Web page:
Temple for Home
The fact that Hinduism is the single largest religion in India is due to its age old history. Hinduism existed as the basic principle of truth hundreds of years even before Christ. It is the essence of our culture, tradition and personal beliefs. Though India was invaded by several nations who were partly successful in spreading their religion in our country, the strength of this religion has held the community through its philosophical appeal and dharma. Today over a third of the Indian population are staunch Hindus and their faith is only getting stronger.
Let your devotion be decreed to the almighty God as you use this magnificent mandir to host him at your home or work place. This masterly piece of elegant design is made with hard rosewood and is exceptionally beautiful. Mounted on a stand of square design on strong curved humanoid feet, the edges of the base sport an artistically engraved design all around. The top of the base is fitted with a drawer to store Pooja accessories. The draw spans a beautiful engraving on its frontal side in the middle of which is the brass knob to use the draw. Atop this drawer is the actual puja mandapa. On either side of the mandapa there are twin posts from behind which a railing goes till the end, with a pillar foursome rising from the middle of the railing to hold the roof above. The top surface of this divine pedestal carries a mural design which circumambulates the central mandala.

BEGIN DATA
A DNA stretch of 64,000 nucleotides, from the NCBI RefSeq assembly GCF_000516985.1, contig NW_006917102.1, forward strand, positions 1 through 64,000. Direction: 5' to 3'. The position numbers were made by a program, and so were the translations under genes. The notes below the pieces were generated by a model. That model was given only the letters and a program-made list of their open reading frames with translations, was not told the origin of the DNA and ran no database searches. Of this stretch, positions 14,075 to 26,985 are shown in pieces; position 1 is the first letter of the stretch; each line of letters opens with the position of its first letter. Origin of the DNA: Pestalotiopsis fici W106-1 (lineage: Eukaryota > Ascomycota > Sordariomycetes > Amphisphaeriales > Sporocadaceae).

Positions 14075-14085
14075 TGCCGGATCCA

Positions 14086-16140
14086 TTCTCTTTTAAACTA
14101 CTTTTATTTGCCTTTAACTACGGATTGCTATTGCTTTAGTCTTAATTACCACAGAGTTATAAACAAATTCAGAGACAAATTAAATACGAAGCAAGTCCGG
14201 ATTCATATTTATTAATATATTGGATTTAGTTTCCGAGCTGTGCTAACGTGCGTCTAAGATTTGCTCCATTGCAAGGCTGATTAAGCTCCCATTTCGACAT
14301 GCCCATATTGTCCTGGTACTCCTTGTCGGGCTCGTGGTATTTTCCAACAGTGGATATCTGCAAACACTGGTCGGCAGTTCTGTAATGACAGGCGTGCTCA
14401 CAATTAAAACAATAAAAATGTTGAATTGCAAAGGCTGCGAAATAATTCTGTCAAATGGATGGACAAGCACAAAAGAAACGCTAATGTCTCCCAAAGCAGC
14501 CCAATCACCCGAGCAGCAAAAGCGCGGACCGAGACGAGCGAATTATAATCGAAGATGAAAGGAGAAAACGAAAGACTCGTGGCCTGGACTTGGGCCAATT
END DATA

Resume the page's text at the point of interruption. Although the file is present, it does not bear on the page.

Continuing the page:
Against the backdrop on the wood is inlaid the figure of the deity, Lord Venkateshwara. By choice any other deity’s figure may also be chosen. The roof is an example of fine craftsmanship with multiple motif designs on the face of the edge which gently hovers over the image of the lord. Along this cornice, tiny bells are hung which sing accolades to the lord. Hanging from the roof are two bigger bells of bronze which are hoisted from the either side as imposts dangling from beneath the roof.
The roof is two tiered with sub shikaras in salutation on all the four corners of each level. The parapet of each level is richly engraved and on the front of the first level is an arch shaped pediment containing a minor figure of a sub deity. The sikhara is based above a trapezium base on which the lords symbols, i.e. the tilakas are painted. The pinnacle is flanked by two lesser shikharas. Rich engravings circumambulate the structure at every level demonstrating a general sense of finesse in the cabinet. The general appearance of the structure is of one upmanship.Top